Inspired by the Cochrane Collaboration, the Campbell Collaboration seeks to help policymakers, practitioners, and the public make informed decisions about policy interventions by preparing, maintaining, and disseminating systematic reviews of the effectiveness of social and behavioural interventions in education, crime and justice, and social welfare.

Cochrane Library

Cochrane Library
Members of the Cochrane Collaboration conduct systematic reviews of health care interventions that are published online in the Cochrane Library and updated periodically. The Cochrane Library includes 92 systematic reviews on effective practice and the organisation of health care.

Cochrane Library Economic Evaluation Database

Cochrane Library Economic Evaluation Database
The Cochrane Library Economic Evaluation Database provides a list of reviews that have had, or are undergoing, an economic evaluation.

PHCRIS

PHCRIS Policy Issue Review
Topical Australian health policy issues synthesised with the latest primary health care research.

Pub Med Clinical Queries

Pub Med Clinical Queries
This Pub Med filter specifically locates systematic reviews.

Pub Med Health Services Research Queries

Pub Med Health Services Research Queries
This filter restricts Pub Med searches to health services research.

Health-evidence.ca

Health-evidence.ca
A Canadian website that supports evidence-informed decision making in public health by providing a searchable registry of systematic and narrative reviews.

Health Systems Evidence

Health Systems Evidence
Health Systems Evidence is maintained by the McMaster Health Forum in Canada. It is a repository of systematic reviews on aspects of governance, financial and delivery arrangements within health systems, and about implementation strategies that can support change in health systems. Each review has an AMSTAR rating for quality.

Joanna Briggs Institute

Joanna Briggs Institute
The Institute, located in the Faculty of Health Sciences at the University of Adelaide, promotes and supports evidence-based health care by providing access to resources for professionals in nursing, midwifery, medicine, and allied health.

Rx for Change

Rx for Change
Operated by the Canadian Agency for Drugs and Technology in Health, the Rx for Change database summarises current research evidence about the effects of strategies to improve drug prescribing practice and drug use.

References

Buse K, Mays N, Walt G. (2005).  Making health policy. Understanding public health. Berkshire: Open University Press.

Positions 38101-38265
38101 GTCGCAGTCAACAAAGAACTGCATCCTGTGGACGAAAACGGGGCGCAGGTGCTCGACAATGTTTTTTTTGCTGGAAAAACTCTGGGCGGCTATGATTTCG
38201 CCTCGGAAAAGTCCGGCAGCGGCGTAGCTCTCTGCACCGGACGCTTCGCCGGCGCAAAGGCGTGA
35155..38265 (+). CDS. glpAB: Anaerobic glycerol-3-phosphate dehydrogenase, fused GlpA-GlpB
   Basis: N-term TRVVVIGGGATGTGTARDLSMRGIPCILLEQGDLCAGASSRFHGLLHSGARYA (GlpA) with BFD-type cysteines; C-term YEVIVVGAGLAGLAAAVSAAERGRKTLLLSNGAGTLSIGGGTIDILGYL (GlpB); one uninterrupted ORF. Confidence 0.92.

Lavis J, Oxman A, Lewin S, Fretheim A. (2009). SUPPORT Tools for evidence-informed health Policymaking (STP)Health Research Policy and Systems, 7(Suppl 1)

Steinbach R. (2009). Principal approaches to policy formation. [online] Available at: http://www.healthknowledge.org.uk/public-health-textbook/medical-sociology-policy-economics/4c-equality-equity-policy/principle-approaches-policy-formation [Accessed 10 February 2016]

Walt G, Gilson L. (1994). Reforming the health sector in developing countries: the central role of policy analysis. Health Policy Plan. 9(4),  353-370

PHCRIS Resources

Introduction to Research impact on policy

/images/guides/cube_xsml.png Understanding the policy cycle and knowledge translation for researchers (A researcher’s guide) RESEARCH ROUNDup Issue 45. Brown L, Hagger C, Bywood P. (2015).

 Policy making in the Commonwealth public service and the importance of knowledge exchange

Other useful resources

 Glossary of terms related to Health Evidence, McMaster University

 Australian Policy Online - find the latest policy research and publications online.

 The Commonwealth Fund
The Commonwealth Fund is a private foundation that aims to promote a high performing health care system that achieves better access, improved quality, and greater efficiency, particularly for society's most vulnerable, including low-income people, the uninsured, minority Americans, young children, and elderly adults. An international program in health policy is designed to stimulate innovative policies and practices in the United States and other industrialised countries.

 European Observatory on Health Systems and Policies
The Observatory is a partnership between the WHO regional office for Europe and various European countries and organisations. The Observatory supports and promotes evidence-based health policymaking through comprehensive and rigorous analysis of the dynamics of health care systems in Europe.

 Health Policy Monitor
A 20-country project, initiated 2002, associated with the European Observatory on Health Systems and Policies.

 Organisation for Economic Co-operation and Development (OECD)
OECD provides a setting where governments of countries committed to democracy and the market economy compare policy experiences, seek answers to common problems, identify good practice and coordinate domestic and international policies. Visit ‘statistics portal’ to find links to dynamic maps, charts and assorted factbooks.

 Policy Pointers
Policypointers is an online facility created to enable those involved in government, academe and the media to gain rapid access to the research and conclusions of think tanks, institutes and government departments around the world.

 World Health Organization (WHO)

 Pub Med
A publicly available, searchable database of health and medical literature.

Feedback

Was this guide useful? We welcome your comments and suggestions, please use the feedback form and let us know what you think.

Acknowledgements

Parts of this Guide have been adapted, with permission, from a guide produced for the McMaster Health Forum in Canada.

Compiled by PHCRIS
Last updated Thu 31 Mar 2016
Suggested citation
Primary Health Care Research & Information Service (2017). Getting Started Guide: Evidence-informed Health Policy. From phcris.org.au/guides/evidence_informed_policy.php (Accessed 23 Mar 2017)